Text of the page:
This table illustrates the importance of y-dna testing, helping to eliminate a lot of blind searching. You'll notice that proven related individuals are grouped together. Most Thompsons are in Haplogroup R, with the next most common group being I. As different haplogroups are refined into individual subclades, the better the information available to us. I happen to fall into Haplogroup I, and can in no way be related by blood to anyone in R, E, J, C, or whatever, except by marriage or adoption, allowing me to eliminate them in the search process.
The numbers in parentheses are the SNP Single Nucleotide Polymorphism) markers that define distinct subclades, refining the classification process. Mine happens to be positive for L22 and P109, placing me more precisely into group I1d1. Therefore, I know I'm directly related by blood to anyone with the P109 SNP markers even if the connection is 10 generations or more removed to a common ancestor.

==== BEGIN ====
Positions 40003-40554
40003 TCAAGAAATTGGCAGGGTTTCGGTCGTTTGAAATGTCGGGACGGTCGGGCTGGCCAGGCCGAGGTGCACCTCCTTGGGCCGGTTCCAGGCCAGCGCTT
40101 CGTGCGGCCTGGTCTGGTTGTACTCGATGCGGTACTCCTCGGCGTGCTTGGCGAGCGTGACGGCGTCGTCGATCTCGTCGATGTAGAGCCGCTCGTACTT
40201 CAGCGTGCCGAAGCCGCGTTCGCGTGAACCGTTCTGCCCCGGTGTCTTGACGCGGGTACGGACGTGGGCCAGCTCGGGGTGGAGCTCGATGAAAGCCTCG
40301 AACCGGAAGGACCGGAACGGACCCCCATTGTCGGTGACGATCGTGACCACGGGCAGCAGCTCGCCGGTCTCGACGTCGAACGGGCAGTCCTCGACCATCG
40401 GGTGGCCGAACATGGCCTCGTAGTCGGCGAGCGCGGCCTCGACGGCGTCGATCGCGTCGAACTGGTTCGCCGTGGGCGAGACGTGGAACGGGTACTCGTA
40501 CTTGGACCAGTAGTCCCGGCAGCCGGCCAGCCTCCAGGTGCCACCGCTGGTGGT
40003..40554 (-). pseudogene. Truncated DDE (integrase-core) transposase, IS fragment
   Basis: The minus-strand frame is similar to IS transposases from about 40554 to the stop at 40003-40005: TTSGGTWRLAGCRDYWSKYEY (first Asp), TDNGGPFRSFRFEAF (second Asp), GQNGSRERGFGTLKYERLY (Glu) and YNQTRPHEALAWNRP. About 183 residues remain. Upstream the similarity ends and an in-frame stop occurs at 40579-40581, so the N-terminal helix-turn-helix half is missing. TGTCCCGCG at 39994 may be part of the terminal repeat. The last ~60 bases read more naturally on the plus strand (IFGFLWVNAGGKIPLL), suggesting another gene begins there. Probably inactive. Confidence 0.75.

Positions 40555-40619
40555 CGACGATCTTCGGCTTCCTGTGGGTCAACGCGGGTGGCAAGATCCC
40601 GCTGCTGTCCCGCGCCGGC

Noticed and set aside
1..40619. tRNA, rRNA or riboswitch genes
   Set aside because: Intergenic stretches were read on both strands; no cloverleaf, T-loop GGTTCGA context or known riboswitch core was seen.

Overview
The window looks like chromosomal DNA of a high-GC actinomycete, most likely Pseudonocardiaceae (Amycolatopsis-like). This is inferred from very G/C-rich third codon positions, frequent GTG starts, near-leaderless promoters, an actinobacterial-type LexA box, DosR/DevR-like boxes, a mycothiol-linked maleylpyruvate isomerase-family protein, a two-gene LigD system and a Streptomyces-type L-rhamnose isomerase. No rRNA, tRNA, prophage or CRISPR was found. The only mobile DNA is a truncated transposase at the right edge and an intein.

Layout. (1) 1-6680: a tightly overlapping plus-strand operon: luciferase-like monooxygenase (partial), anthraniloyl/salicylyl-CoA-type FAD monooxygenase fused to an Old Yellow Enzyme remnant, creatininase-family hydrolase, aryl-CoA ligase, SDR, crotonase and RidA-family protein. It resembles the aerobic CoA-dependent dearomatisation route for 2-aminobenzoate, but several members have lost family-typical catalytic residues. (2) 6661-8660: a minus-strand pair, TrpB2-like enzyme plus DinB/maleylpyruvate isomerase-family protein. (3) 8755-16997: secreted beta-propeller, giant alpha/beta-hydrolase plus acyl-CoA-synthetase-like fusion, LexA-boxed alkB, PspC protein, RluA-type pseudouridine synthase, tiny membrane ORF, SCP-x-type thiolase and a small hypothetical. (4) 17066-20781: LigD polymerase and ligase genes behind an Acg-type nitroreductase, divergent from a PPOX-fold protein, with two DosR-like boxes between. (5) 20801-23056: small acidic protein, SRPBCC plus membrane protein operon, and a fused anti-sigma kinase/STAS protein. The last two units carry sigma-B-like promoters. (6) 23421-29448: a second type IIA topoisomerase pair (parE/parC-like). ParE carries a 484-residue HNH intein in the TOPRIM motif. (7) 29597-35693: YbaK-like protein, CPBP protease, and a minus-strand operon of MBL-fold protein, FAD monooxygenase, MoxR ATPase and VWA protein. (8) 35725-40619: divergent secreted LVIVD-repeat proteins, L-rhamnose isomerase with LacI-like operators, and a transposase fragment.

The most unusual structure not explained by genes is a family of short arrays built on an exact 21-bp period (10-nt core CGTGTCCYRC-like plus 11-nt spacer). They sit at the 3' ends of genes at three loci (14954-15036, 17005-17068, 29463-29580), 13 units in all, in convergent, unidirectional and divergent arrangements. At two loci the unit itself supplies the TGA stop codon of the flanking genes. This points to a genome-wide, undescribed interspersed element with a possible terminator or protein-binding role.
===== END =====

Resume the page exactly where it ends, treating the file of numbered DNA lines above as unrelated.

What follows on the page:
If you haven't done y-dna testing on a male descendant, it will save you a lot of wasted time and effort regardless of where you decide to have it done, and may even disprove some stuff you believe to be fact.
It's best if you can spring for at least a 67 marker test plus a SNP test. A 12 marker test will do nothing more than show you're in a specific haplogroup with miilions of others regardless of surname--a waste in my opinion.
Most dna testing companies will allow you to upgrade from a simpler test to a more complex test at a discount, since they will have your sample on hand. I've done this, and was able to prove a group of us were unique by ordering the SNP test a year later.http://www.familytreedna.com/public/thompson/default.aspx?se...